Today’s guest post comes to us from Jenny Weigle, organizer of TheCR Live in Chicago and the community and social media manager at CareerBuilder and Jordan Sanders, the president of Social Media Solutions and head of community for KnowYourBank.
During the October gathering of TheCRLive Chicago, our group got on the topic of great resources/sites/apps that make our community management efforts a little easier each day. (Note: Not all of these resources were necessary community management tools, which made the discussion that much more interesting.) There was so much interest in this topic that we decided to make it the focus of our November meeting. We had a wide range of professionals attend the table. Some ran private communities on their site, others managed external social media communities, and still more moderated public forums. As a result, we had a diversity of tools to share and had a great time asking questions about them. So what tools were discussed and what did we learn?
Buffer App has two primary benefits:
- Auto-scheduling post updates: To save on time, you can “load up” your Buffer with posts and also set when they go out (this feature only available with the paid version).
- Analytics: Free, real-time analytics on all your posts. See how many comments, likes, clicks, shares, retweets and mentions you get with one glance.
This Twitter management tool came highly recommended by attendees Hope Bertram and Rajpreet Heir. Although some of its features can be found on similar tools, the cleaning/management capabilities are truly unique. You can force unwanted or spam followers to unfollow you. As Hope shared with this, after using this tool, her Klout scored jumped five points. Free and paid versions available.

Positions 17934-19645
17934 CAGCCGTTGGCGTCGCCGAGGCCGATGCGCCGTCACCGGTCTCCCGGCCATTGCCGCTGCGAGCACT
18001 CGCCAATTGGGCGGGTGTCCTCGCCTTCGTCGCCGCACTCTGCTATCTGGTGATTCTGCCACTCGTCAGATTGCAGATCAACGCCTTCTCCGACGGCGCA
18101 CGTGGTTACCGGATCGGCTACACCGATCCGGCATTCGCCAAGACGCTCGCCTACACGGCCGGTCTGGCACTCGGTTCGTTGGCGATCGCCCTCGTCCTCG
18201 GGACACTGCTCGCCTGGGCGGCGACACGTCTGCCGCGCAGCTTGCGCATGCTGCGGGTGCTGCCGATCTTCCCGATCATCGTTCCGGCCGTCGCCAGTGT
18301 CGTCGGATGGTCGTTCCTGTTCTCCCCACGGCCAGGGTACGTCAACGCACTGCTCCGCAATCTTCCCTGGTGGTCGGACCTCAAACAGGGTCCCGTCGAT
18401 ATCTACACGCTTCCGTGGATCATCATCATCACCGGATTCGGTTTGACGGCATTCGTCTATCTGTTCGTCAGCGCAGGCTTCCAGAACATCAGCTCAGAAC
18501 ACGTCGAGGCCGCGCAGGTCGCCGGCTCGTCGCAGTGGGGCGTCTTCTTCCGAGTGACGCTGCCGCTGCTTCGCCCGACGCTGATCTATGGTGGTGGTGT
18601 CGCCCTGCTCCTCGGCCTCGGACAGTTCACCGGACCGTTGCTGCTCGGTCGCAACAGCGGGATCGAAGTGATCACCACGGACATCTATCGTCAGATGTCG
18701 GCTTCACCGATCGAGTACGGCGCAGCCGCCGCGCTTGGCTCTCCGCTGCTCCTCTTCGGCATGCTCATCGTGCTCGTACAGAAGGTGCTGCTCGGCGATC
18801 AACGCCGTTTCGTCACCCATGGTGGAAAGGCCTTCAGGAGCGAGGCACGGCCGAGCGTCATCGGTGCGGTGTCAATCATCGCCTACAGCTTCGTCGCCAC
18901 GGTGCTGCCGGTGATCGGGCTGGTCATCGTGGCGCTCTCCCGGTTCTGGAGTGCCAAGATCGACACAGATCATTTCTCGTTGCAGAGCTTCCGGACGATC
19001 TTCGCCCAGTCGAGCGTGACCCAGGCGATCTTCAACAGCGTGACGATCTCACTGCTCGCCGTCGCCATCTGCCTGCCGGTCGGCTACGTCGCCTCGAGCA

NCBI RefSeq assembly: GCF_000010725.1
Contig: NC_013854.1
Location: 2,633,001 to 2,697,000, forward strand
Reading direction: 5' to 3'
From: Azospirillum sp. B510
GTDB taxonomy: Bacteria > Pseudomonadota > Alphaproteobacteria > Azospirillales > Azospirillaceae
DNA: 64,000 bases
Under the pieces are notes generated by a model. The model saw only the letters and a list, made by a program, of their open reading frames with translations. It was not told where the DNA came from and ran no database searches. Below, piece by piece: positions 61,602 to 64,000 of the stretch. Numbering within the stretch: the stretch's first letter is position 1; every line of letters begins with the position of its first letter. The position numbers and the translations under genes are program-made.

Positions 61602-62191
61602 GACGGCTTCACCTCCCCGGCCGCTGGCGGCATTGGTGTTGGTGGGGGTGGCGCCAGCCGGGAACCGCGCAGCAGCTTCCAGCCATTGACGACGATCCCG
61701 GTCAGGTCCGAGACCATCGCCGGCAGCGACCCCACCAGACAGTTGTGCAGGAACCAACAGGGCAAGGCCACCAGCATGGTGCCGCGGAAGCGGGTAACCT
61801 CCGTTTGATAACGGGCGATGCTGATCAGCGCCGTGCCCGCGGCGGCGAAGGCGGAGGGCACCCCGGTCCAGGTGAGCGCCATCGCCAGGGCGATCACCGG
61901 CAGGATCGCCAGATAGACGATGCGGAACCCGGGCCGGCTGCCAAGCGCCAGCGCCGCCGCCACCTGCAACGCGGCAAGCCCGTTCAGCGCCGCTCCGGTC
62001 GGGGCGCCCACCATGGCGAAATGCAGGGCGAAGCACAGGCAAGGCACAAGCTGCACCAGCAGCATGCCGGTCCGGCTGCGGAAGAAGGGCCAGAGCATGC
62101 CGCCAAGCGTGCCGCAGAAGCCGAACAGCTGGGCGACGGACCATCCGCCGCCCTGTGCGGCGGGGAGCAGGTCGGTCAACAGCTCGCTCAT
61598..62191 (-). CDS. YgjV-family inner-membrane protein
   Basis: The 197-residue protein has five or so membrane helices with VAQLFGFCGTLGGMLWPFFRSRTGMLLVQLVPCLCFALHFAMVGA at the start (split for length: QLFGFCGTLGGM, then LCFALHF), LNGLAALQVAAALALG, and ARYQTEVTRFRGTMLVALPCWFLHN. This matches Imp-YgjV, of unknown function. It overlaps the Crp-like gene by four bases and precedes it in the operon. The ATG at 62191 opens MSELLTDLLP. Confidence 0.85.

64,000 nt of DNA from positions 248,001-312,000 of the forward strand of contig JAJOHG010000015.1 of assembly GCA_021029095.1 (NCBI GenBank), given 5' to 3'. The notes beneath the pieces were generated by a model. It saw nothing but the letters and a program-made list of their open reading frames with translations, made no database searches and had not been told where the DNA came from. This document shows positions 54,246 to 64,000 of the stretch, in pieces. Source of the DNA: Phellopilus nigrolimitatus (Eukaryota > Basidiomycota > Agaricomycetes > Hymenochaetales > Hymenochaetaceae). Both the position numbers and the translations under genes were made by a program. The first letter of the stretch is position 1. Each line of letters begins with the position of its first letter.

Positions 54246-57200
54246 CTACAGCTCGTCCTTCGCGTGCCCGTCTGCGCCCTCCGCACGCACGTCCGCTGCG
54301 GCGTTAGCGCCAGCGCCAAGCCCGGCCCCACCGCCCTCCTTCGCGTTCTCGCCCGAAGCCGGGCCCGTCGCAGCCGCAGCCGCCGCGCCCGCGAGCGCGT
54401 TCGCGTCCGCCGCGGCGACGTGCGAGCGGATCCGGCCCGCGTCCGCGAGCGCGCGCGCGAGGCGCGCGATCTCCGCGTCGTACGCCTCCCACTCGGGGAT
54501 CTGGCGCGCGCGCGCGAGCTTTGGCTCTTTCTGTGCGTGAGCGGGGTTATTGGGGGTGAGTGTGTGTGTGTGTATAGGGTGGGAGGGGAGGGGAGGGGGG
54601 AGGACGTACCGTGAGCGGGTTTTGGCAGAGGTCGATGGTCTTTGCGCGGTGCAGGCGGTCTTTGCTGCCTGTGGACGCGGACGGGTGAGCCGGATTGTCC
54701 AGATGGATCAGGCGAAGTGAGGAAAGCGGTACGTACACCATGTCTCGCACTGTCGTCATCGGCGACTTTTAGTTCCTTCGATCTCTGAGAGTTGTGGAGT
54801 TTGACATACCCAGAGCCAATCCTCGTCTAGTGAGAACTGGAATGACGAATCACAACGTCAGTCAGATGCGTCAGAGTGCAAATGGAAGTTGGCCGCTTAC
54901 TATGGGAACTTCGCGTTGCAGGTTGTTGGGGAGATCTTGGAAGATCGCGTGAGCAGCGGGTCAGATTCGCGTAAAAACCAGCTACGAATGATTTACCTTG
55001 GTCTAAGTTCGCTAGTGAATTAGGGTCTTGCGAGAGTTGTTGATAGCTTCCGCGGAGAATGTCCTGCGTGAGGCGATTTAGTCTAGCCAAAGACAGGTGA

This nifty tool tracks keywords, hashtags, or usernames from Twitter and Facebook. It pulls in reports based on different criteria (i.e., how many links you have versus no links). It can also export stats to Excel for a ready-made report. Free and paid versions available.
This is an iPhone app that lets you “drop” (like “checking-in”) from wherever you are. You can also add a brief tweet-style message when you drop. This can help businesses stay connected to their customers and respond to them in real-time. Evzdrop also offers advanced analytics and custom campaigns.
Bottlenose has TONS of features, too many to describe here. The free version gives you access to one of the best social search engines on the market. Type in a term and get a whole slew of real-time results, including trending hashtags, Twitter users, links (articles, posts, photos) and recent comments from the social sphere. The paid version offers many more monitoring capabilities, including a dashboard similar to Hootsuite’s.
Both Delicious and Pinboard do almost the same thing: they let you bookmark sites, add a description to your bookmark, include tags, and store it as a private or public bookmark under your username. Unlike Delicious, Pinboard is said to be easier to use and more efficient.